Everyone experienced the effects of climate change in some way this summer, Peter Boger said Monday afternoon.
“Whether that was smoke from the fires, or the flooding or with extreme heat,” said Boger, assistant director for outreach and engagement with Penn State Sustainability. “And we know these are going to be issues that continue to affect us here in Pennsylvania and worldwide, and yet at the same time, and this is an exciting moment of opportunity.
“There’s more money coming from the federal government around climate than ever before, and we’re seeing a lot more action at the federal, state and local levels.”
More than 150 people tuned in Monday afternoon for the first webinar of Commonwealth Sustainability Week, focused on efforts from state-level leadership to curb climate change. In its third year, and hosted by the state’s GreenGov Council and Penn State Sustainability, the weeklong event features daily, free webinars focused on climate change and sustainability efforts statewide.
“Hopefully, you see the theme — that we’re trying to raise awareness on climate and, really, our sustainability week is geared around climate actions and planning,” said Mark Hand, director of the GreenGov Council.
The webinar, “2023 Commonwealth Sustainability Week Kickoff — Sustainability Leadership,” included Cindy Adams Dunn, secretary of the Department of Conservation & Natural Resources, and Reggie McNeil, secretary of the Department of General Services. Richard Negrin, who heads the Department of Environmental Protection, was also scheduled to speak, but didn’t make the webinar. Hand said he was “tied up in another meeting.”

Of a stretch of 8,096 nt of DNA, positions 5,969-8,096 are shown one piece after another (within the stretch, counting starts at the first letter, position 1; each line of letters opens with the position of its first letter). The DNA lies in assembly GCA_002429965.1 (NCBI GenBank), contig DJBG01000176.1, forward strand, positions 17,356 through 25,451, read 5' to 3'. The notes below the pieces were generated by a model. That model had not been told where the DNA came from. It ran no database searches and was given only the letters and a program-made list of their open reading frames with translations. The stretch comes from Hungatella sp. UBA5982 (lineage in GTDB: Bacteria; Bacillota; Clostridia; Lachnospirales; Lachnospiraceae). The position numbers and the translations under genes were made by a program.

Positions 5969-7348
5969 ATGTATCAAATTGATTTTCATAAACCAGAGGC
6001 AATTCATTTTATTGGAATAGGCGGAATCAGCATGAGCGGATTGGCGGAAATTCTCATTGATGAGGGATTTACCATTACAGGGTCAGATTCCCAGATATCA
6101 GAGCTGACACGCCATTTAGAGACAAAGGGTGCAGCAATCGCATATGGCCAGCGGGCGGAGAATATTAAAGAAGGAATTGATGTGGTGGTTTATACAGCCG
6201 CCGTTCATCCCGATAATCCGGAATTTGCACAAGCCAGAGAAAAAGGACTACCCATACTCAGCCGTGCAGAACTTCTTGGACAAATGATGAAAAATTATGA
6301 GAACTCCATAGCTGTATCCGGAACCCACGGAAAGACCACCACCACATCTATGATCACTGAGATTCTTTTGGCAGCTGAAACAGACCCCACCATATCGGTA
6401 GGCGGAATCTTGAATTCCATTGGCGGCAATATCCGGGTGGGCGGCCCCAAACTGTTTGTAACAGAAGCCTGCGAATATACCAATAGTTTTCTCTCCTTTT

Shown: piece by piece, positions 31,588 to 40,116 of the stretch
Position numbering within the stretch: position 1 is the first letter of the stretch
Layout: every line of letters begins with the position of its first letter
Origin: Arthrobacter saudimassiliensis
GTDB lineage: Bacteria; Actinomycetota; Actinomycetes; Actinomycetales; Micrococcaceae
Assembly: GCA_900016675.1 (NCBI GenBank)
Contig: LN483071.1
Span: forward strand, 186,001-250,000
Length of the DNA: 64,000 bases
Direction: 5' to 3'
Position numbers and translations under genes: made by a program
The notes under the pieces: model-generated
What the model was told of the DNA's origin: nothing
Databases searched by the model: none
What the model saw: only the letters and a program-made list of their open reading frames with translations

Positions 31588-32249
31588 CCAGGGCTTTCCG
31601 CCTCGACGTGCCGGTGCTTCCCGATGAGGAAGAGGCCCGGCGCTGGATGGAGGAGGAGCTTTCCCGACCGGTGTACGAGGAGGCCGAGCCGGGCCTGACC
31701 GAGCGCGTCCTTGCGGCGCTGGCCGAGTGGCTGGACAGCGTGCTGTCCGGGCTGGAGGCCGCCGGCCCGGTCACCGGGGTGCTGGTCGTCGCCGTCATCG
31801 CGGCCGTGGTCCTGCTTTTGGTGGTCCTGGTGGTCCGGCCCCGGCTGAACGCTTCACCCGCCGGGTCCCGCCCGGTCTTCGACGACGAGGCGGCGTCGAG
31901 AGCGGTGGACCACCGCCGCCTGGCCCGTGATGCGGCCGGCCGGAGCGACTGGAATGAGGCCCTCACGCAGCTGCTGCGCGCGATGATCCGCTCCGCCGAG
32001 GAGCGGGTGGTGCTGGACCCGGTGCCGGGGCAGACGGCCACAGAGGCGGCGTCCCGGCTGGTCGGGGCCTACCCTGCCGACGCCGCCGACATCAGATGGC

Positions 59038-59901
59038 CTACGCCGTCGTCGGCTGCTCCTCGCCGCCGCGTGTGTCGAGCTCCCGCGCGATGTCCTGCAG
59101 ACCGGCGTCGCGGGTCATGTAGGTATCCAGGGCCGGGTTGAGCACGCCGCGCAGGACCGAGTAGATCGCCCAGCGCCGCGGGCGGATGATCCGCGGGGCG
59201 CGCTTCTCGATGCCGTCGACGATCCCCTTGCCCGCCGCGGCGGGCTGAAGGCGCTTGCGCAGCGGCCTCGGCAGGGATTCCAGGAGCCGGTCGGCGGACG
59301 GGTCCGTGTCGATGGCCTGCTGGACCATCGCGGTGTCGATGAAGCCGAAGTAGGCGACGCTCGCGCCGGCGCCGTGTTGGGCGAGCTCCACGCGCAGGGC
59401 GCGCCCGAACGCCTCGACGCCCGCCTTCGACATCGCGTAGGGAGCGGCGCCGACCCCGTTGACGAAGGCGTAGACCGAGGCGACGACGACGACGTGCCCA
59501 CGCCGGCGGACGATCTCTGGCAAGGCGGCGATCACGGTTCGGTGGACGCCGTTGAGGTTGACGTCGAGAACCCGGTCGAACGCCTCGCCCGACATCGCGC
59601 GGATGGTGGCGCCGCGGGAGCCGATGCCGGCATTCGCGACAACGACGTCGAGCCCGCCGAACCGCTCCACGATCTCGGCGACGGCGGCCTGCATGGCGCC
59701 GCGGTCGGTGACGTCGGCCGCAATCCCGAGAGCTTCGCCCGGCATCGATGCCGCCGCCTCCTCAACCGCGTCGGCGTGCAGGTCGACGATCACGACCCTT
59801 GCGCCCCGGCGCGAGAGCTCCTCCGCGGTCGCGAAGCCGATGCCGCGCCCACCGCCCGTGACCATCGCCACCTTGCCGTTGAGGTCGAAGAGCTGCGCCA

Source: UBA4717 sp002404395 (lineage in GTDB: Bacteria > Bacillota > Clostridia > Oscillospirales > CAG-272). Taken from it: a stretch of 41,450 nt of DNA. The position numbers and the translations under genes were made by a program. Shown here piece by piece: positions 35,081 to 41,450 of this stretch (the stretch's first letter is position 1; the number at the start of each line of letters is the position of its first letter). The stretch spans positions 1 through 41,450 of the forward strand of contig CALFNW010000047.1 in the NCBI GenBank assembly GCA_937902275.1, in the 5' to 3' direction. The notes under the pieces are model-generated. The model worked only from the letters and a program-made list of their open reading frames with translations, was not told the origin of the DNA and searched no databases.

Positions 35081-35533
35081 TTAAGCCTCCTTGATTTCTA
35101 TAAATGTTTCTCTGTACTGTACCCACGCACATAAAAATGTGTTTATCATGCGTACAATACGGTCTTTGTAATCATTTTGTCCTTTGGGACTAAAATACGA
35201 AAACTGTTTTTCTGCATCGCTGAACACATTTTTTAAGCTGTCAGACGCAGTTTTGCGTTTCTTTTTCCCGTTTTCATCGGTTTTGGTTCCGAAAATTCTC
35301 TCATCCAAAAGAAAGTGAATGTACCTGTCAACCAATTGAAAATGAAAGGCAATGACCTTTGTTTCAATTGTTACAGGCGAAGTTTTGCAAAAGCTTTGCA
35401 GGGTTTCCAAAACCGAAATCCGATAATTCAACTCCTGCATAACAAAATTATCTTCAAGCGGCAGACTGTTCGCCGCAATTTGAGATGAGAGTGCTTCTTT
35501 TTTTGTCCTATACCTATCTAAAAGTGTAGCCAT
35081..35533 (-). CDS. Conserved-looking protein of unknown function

All serve as co-chairs for the council.
‘Cooling down the streets is critical’
The hour-long event was structured like a panel. Officials explained how their departments work to address climate change and sustainability issues before answering questions. The first question asked the panelists to share near-term climate actions that can be accomplished across the state, as well as their biggest concerns.
“Every parking lot, every rooftop I see, I feel like should have solar on it,” Dunn said. “ … So getting solar everywhere it can be, and overcoming the barriers to that policy-wise, legislatively and it costs-wise, but the investment certainly [would] be worth it in the long run.”
She also mentioned efforts to add more trees, especially in cities, where “tree cover is essential.”
“If you can get shade on streets and houses, it makes a tremendous difference in urban heat and that can save lives,” she said. “Urban heat is a killer in the summertime. So, getting our urban and suburban areas forest-covered is critical to reduce energy bills, but also to save lives and create cover
“After summer like we had, and it’s only going one direction from here right now — cooling down the streets is critical.”
Audience members were also able to submit their own questions. One asked what other state departments are working towards sustainability goals.
Closing trail gaps around the state is a major focus for other departments, including PennDOT, Dunn said. Philadelphia’s Schuylkill River Trail was built through grants, as well as funding from PennDOT and private funding, she said.
Bike commuters can use the trail “as opposed to sitting on the Schuylkill Expressway in traffic and belching exhaust.”